Gender and sexuality are everyday realities to be navigated in every aspect of our lives. We live in systems predetermined and often violent towards us based on gender and sexuality. Systems include or exclude based on the gendered power held, gender identity, and expression. When sexuality and sexual orientation are still very much debated, legislated, and controlled by states, then the struggle to free oneself means confronting these systems and seeking to dismantle those aspects that degrade us, reform others and bring new thought and evidence on sexuality to match our legal frameworks. In many African countries, legal systems are an inherited colonial legacy and even when reforms have been carried out, the practice often takes decades to catch up while in some cases we have witnessed regression in guaranteeing and protecting rights. 

Even where the laws are progressive, gender bias in dispensing justice remains prevalent in many legal systems on the continent. Gender discrimination and marginalisation affect the right to equal access to justice. Existing gender power dynamics and beliefs determine who can access justice and the outcomes of justice processes. While many governments have strengthened the rule of law and talk about equal access to justice and ending discriminatory laws, the progress has been slow and sometimes uneven. 

A new publication, ‘Sourcing for Gender and Sexuality Cases’ by the Initiative for Strategic Litigation in Africa (ISLA), interrogates the barriers to identifying and retaining cases for feminist strategic litigation and proposes strategies to take them on. This is in response to the dearth of cases for strategic litigation on women’s rights and sexual rights at both national and African regional levels. 

“These cases are in response to human rights routinely violated across the continent, but few cases seek to hold perpetrators accountable,” says Sibongile Ndashe, ISLA Executive Director. “Even when victims attempt to seek legal recourse, very few cases are litigated until the end. Understanding why this happens and finding a solution is something that has preoccupied many who work in the field.”

Feminist lawyers at moot court organised by ISLA

Strategic litigation is understood as the litigation of a public interest case that will have a broad impact beyond the specific interests of the parties involved, according to M Roa & B Klugman.

“It is particularly well suited ‘where there is a situation of social marginalisation, and there is a need for deliberate and careful planning aimed at long term change that will improve the situation of marginalised groups.”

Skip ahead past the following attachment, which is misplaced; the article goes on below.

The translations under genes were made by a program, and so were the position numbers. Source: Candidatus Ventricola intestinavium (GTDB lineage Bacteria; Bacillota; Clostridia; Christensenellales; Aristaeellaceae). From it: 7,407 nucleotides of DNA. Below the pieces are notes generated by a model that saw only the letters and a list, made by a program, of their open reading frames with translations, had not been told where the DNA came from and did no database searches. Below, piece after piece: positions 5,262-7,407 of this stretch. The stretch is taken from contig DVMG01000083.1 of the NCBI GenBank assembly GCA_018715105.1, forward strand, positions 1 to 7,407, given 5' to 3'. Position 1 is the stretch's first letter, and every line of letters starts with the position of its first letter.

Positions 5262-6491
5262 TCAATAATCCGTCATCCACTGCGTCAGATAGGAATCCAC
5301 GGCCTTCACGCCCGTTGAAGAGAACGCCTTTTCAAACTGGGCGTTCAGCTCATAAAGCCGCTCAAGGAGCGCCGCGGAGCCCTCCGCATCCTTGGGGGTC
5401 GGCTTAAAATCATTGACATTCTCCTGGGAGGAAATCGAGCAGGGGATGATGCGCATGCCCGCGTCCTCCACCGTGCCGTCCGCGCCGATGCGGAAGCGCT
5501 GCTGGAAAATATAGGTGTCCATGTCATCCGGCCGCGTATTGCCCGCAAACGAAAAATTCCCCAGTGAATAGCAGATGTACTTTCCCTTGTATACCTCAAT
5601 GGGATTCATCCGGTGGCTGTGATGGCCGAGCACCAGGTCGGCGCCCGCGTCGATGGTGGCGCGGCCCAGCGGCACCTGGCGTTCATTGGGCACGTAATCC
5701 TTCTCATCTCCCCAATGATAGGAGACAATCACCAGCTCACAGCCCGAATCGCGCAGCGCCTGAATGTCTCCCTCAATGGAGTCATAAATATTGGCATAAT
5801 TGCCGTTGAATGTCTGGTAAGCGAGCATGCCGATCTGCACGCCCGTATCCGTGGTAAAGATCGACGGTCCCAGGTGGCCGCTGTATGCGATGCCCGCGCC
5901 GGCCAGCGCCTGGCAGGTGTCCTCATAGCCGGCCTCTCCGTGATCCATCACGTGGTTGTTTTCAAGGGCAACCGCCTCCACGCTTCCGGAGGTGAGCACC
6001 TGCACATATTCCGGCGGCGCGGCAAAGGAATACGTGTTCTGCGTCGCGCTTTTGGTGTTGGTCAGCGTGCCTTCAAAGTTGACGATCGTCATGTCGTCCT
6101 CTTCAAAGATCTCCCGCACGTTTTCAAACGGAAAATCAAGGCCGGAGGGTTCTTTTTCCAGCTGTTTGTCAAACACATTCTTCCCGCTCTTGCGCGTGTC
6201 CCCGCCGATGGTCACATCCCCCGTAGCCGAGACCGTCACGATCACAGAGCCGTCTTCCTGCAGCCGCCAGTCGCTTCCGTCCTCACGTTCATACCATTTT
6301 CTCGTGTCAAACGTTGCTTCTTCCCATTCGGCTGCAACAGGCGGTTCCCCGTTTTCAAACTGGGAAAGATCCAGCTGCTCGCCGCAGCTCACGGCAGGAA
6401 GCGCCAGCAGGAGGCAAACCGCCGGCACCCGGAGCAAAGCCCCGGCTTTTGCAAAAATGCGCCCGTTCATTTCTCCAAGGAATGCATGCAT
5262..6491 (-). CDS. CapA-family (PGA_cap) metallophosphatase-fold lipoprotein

Feminist strategic litigation encompasses approaches deployed “to challenge historically gendered exclusion through framing and claiming entitlements under the law towards the full realisation of the rights of women in all their diversity as well as sexual minorities”. African feminists are increasingly using feminist strategic litigation as a pathway to social change through a multiplicity of processes in and out of court. Gender inequality continues to manifest in many laws which extend marginalizations in lived realities. 

ISLA has used feminist strategic litigation within domestic and regional courts to advance gender justice, combating systemic discrimination and oppression against women and sexual minorities. This means challenging patriarchy and class power relations by centering women and sexual minorities, and while advocating for the rule of law within African domestic and regional courts to advance sexual and women’s human rights. Cases have included those that cover sexual and reproductive health and rights, violence against women, women’s socio-economic rights, and practices and procedures.

While litigation is one of the tools feminists have in the fight for gender equality, key barriers remain in sourcing the cases to bring before the courts. Highlighted in this publication is a lack of legal empowerment of victims, first responders, and lawyers as one of the primary barriers. 

“Oftentimes, victims of rights violations cannot name what happened to them as a violation that should attract legal redress,” notes the publication. “This inability to recognise what constitutes a violation also extends to first responders and lawyers that may interact with the victim. This individual and collective inability to identify violations constitute a lack of legal empowerment which is a barrier to case sourcing.”

Illustration via Shutterstock

This lack of legal knowledge of discrimination applies to instances where the law itself is discriminatory and it is especially difficult to see this discrimination where it does not present itself in overt ways and particularly where the law seems gender-neutral, which may mean that certain categories of people are excluded from protection.